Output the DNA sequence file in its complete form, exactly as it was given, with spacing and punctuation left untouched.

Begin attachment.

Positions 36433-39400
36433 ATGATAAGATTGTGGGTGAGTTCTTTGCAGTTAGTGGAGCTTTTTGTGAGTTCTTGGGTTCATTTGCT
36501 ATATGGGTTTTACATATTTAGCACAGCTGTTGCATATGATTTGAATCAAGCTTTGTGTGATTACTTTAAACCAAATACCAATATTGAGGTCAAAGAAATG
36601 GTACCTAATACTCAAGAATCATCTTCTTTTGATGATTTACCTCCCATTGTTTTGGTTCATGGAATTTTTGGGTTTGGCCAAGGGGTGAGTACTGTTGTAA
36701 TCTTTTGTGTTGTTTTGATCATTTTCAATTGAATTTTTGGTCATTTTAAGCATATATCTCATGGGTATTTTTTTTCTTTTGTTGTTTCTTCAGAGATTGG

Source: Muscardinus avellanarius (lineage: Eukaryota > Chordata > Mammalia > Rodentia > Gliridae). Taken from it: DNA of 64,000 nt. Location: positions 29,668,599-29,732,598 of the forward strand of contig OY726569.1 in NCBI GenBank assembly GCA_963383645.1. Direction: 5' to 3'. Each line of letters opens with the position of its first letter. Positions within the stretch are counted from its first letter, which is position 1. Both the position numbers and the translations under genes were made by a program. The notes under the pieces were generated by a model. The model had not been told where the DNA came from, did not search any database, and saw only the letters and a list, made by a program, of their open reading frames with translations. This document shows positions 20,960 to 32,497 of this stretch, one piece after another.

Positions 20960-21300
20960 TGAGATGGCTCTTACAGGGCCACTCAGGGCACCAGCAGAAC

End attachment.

Positions 36433-39400
36433 ATGATAAGATTGTGGGTGAGTTCTTTGCAGTTAGTGGAGCTTTTTGTGAGTTCTTGGGTTCATTTGCT
36501 ATATGGGTTTTACATATTTAGCACAGCTGTTGCATATGATTTGAATCAAGCTTTGTGTGATTACTTTAAACCAAATACCAATATTGAGGTCAAAGAAATG
36601 GTACCTAATACTCAAGAATCATCTTCTTTTGATGATTTACCTCCCATTGTTTTGGTTCATGGAATTTTTGGGTTTGGCCAAGGGGTGAGTACTGTTGTAA
36701 TCTTTTGTGTTGTTTTGATCATTTTCAATTGAATTTTTGGTCATTTTAAGCATATATCTCATGGGTATTTTTTTTCTTTTGTTGTTTCTTCAGAGATTGG

Source: Muscardinus avellanarius (lineage: Eukaryota > Chordata > Mammalia > Rodentia > Gliridae). Taken from it: DNA of 64,000 nt. Location: positions 29,668,599-29,732,598 of the forward strand of contig OY726569.1 in NCBI GenBank assembly GCA_963383645.1. Direction: 5' to 3'. Each line of letters opens with the position of its first letter. Positions within the stretch are counted from its first letter, which is position 1. Both the position numbers and the translations under genes were made by a program. The notes under the pieces were generated by a model. The model had not been told where the DNA came from, did not search any database, and saw only the letters and a list, made by a program, of their open reading frames with translations. This document shows positions 20,960 to 32,497 of this stretch, one piece after another.

Positions 20960-21300
20960 TGAGATGGCTCTTACAGGGCCACTCAGGGCACCAGCAGAAC